It is worth mentioning that SCF files will appear extensionless in Windows Explorer regardless of file and folder settings. Therefore, file named picture.jpg.scf will appear in Windows Explorer as picture.jpg. This adds to inconspicuous nature of attacks using SCF files.
For users in Active Directory domains (corporate, government and other networks), password disclosure can have various impacts ranging from escalating internal network breaches to accessing externally available NTLM-enabled services and breaches based on password reuse.
For Windows 8/10 users that are using a Microsoft Account (MSA) instead of a local account, the password disclosure impacts all the Microsoft services that are integrated with the MSA SSO such as OneDrive, Outlook.com, Office 365, Office Online, Skype, Xbox Live and others. The common problem of password reuse can lead to more account breaches unrelated to MSA.
Regarding password cracking feasibility, this improved greatly in the past few years with GPU-based cracking. NetNTLMv2 hashcat benchmark for a single Nvidia GTX 1080 card is around 1600 MH/s. That’s 1.6 billion hashes per second. For an 8-character password, GPU rigs of 4 such cards can go through an entire keyspace of upper/lower alphanumeric + most commonly used special characters (!@#$%&) in less than a day. With hundreds of millions leaked passwords resulted from several breaches in the past years (LinkedIn, Myspace), wordlist rule-based cracking can produce surprising results against complex passwords with more entropy.
The situation is even worse for Windows XP systems and networks where backwards compatibility with NTLMv1 has been explicitly enabled. In those cases, a downgrade attack can be performed forcing the client to authenticate with a weaker hash/protocol (such as NTLMv1 or even LM) instead of NTLMv2. This enables the attacker to capture a hash which can be cracked many times faster than NTLMv2 – in the case of LM often within seconds using precomputed tables for reversing cryptographic hash functions (“Rainbow tables”).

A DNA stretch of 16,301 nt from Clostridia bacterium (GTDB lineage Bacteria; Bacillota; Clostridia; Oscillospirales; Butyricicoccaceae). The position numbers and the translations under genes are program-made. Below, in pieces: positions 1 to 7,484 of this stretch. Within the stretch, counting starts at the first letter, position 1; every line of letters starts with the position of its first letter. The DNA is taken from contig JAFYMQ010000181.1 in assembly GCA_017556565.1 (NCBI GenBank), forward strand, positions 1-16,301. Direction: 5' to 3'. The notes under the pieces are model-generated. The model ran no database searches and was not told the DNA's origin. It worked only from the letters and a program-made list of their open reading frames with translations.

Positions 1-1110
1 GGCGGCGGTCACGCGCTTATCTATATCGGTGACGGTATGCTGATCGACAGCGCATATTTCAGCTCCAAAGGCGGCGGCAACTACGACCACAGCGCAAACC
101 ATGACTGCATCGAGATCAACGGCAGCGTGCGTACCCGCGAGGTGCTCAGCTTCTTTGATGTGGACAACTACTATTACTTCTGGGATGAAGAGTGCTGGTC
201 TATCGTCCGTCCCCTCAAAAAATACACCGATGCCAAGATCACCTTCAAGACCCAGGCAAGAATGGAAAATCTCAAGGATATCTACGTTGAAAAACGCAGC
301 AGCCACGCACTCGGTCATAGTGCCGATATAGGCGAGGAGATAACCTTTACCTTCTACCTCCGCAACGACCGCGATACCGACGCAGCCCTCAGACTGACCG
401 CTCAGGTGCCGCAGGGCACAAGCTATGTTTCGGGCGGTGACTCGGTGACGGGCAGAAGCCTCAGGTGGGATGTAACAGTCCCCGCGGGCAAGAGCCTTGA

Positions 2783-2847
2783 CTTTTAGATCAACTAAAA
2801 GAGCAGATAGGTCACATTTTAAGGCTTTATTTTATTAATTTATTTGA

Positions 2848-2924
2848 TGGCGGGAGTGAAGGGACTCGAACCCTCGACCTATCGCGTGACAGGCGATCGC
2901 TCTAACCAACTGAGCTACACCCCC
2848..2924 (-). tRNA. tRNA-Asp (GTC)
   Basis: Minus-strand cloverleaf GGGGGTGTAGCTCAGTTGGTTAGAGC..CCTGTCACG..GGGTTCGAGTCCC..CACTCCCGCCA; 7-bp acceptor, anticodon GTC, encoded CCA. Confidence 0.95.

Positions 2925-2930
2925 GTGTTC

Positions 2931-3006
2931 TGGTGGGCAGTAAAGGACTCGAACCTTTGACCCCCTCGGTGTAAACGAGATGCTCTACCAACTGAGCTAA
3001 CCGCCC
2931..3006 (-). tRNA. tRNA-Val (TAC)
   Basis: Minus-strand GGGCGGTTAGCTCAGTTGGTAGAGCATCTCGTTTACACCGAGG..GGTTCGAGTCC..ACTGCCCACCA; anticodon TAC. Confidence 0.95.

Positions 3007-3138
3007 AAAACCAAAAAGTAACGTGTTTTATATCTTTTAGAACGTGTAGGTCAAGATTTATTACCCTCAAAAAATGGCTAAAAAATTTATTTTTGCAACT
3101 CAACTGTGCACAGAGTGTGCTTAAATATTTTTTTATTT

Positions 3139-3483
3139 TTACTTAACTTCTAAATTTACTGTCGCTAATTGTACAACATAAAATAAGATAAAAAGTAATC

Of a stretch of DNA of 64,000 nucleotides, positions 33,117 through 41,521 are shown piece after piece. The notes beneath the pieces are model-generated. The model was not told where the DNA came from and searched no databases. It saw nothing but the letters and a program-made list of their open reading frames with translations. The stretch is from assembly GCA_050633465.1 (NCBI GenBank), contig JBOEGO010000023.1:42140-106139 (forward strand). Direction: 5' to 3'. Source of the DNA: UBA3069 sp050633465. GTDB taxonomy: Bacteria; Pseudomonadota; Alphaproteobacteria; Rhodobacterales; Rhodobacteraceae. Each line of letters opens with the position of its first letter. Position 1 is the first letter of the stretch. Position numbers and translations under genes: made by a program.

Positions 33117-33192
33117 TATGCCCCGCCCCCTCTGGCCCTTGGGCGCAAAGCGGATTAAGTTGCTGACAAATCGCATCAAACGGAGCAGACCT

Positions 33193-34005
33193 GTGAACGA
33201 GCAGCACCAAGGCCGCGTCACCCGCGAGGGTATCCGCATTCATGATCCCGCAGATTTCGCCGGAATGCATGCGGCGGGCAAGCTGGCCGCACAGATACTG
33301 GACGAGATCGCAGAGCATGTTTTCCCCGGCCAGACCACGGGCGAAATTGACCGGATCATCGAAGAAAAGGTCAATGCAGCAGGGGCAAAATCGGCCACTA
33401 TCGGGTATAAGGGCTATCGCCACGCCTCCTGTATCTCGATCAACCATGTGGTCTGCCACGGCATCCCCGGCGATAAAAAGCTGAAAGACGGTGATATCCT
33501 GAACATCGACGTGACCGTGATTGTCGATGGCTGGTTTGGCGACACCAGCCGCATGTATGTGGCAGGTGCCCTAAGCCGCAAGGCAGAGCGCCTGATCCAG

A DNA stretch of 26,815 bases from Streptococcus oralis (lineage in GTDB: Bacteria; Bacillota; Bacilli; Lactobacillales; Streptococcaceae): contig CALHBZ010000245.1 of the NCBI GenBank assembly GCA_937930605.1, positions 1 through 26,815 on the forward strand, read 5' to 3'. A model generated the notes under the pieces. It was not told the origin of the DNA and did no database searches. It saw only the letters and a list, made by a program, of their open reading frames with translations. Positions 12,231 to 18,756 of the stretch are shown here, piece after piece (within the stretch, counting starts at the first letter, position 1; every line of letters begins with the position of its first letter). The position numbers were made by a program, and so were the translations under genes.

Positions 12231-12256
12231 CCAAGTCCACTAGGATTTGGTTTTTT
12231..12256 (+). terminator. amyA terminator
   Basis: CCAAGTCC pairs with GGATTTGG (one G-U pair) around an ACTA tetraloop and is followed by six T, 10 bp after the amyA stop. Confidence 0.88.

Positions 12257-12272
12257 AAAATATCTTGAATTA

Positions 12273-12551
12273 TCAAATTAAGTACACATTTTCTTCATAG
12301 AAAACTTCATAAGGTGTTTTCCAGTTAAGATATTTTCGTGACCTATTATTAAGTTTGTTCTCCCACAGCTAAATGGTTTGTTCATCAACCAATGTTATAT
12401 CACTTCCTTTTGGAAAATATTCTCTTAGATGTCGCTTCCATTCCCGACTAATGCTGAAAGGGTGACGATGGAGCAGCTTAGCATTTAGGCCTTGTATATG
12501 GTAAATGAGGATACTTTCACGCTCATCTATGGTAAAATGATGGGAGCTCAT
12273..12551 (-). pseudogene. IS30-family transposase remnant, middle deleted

SMB relay attacks
Organizations that allow remote access to services such as Microsoft Exchange (Outlook Anywhere) and use NTLM as authentication method, may be vulnerable to SMB relay attacks, allowing the attacker to impersonate the victim, accessing data and systems without having to crack the password. This was successfully demonstrated by Jonathan Brossard at the Black Hat security conference.
Under certain conditions (external exposure) an attacker may even be able to relay credentials to a domain controller on the victim’s network and essentially get an internal access to the network.
Antivirus Handling of SCF
Naturally, when a browser fails to warn on or sanitize downloads of potentially dangerous file types, one relies on security solutions to do that work instead. We tested several leading antivirus solutions by different vendors to determine if any solution will flag the downloaded file as dangerous.
All tested solutions failed to flag it as anything suspicious, which we hope will change soon. SCF file analysis would be easy to implement as it only requires inspection of IconFile parameter considering there are no legitimate uses of SCF with remote icon locations.
Introducing new attack vectors